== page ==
Are the Lightning Beasts of the East?

The Tampa Bay Lightning have been widely recognized as a Stanley Cup favorite since the beginning of the season. With the team hitting some bumps in the road as of late, there’s been a growth in concern among Lightning fans about whether this team is the real deal or not. There seem to be two sides to the Lightning fanbase when it comes to their play lately – the optimists who still see their team sitting first in the Atlantic and the pessimists who see the glaring holes in the roster and think there’s still work to be done before thinking about a Stanley Cup. Although it’s great to be positive, the reality is the Lightning have not looked much like the team we saw from October to December, and that will need to change soon.

Steve Yzerman Addresses Defensive Need

It’s become increasingly clear that the Lightning have issues defensively. Defensemen such as Jake Dotchin and Braydon Coburn are some of the notables to have played poorly as of late, resulting in healthy scratches at times. Mikhail Sergachev hasn’t played poorly but has slowed down his production and seen the typical ups and downs that come with being a rookie defenseman in the NHL. This forced general manager Yzerman to go out and make a significant trade to acquire Ryan McDonagh and J.T. Miller from the New York Rangers on Monday’s trade deadline. Though nothing is ever guaranteed, this trade presumably makes the Lightning a better team, especially in their own zone.

New York Rangers defenseman Ryan McDonagh
Former New York Rangers defenseman Ryan McDonagh will help the Tampa Bay Lightning.  (Brad Penner-USA TODAY Sports)

There appears to be a lot more confidence in the Lightning’s defense core following the trade. Faith is restored in this team’s chances of winning a Stanley Cup in the next two seasons. However, acquiring McDonagh is simply half the work that needed to be done to help Tampa Bay’s defensive issues. The Lightning will have to show up and play better as a team before seeing any serious improvement. They’ve struggled on the penalty kill recently as well, dropping to 24th in the league in that department. McDonagh has experience playing on the Rangers penalty kill, so perhaps he can give the Lightning a hand in that part of their game.

Lightning Holding off Hot Division Rivals

The Lightning are currently in a three-team race for the top spot in the Atlantic Division with the Boston Bruins and Toronto Maple Leafs. It wasn’t too long ago the Lightning looked like the clear favorites to win the division, however, both teams have managed to get hot and close the gap in the standings. The Bruins look like the Lightning’s toughest competition at the moment. With a 16-5-2 record since January, Boston sits five points behind Tampa with two games in hand. Meanwhile, Toronto holds a 9-1-0 record in their last 10 games, and have put themselves in the race for the division title as well. The Leafs have played two more games than the Lightning, but are four points behind.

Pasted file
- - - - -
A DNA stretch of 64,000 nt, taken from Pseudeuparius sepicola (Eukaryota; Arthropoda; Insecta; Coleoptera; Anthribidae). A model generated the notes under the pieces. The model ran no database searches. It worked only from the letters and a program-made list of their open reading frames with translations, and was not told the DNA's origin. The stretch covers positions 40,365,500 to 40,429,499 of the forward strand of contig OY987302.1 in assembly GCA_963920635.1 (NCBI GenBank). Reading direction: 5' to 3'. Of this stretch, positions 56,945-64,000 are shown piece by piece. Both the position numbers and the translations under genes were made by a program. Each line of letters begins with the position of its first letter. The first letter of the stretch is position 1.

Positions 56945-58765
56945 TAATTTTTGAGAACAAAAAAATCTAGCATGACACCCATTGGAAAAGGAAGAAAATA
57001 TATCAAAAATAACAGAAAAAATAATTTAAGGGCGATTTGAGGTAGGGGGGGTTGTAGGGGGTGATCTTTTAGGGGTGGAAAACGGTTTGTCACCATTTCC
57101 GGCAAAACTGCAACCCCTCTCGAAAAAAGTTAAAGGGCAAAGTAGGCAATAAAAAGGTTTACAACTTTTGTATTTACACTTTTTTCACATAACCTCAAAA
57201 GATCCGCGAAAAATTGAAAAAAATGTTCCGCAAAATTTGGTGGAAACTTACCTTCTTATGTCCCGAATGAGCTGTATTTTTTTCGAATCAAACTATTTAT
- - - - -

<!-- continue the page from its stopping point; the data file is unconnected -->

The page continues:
Danton Heinen and David Krejci of the Boston Bruins
The Tampa Bay Lightning may be in danger of losing the Atlantic Division title to the Boston Bruins. (Dan Hamilton-USA TODAY Sports)

Though the Lightning’s struggles started to become noticeable in 2018, they still hold a 15-9-1 record since the new year, which isn’t bad at all. Considering they’ve been through their toughest stretches of the season, Tampa has held on quite well. The Lightning have a favorable schedule from now until the end of the season, with 14 out of their last 20 games at home. Nonetheless, the surge of the Bruins and Maple Leafs could be concerning and suggests the team needs to take it up a notch.

Consistency: Lightning’s Biggest Issue

The word that best describes the Lightning’s most continuous issue is consistency. Tampa Bay hasn’t been as consistent as they’d like to be in the majority of their games and are being bailed out by goaltender Andrei Vasilevskiy far more than they’d like. Players including captain Steven Stamkos have discussed it with the media during the season.

The Lightning are known for playing their best in the second period and trailing off in third. Because of this, they’ve allowed some games to be closer than they should and are unnecessarily working harder to win. This is something they’ll definitely have to address come playoff time, as they can’t go into a series thinking Vasilevskiy is going to save them every time.

If the Lightning can figure out how to constantly play at their best for 60 minutes, they have as good of a chance as anybody to win the Stanley Cup. Add to the team an experienced, top defenseman in McDonagh as well as a skilled center in Miller, and the Lightning may have built themselves a team that brings home the Stanley Cup.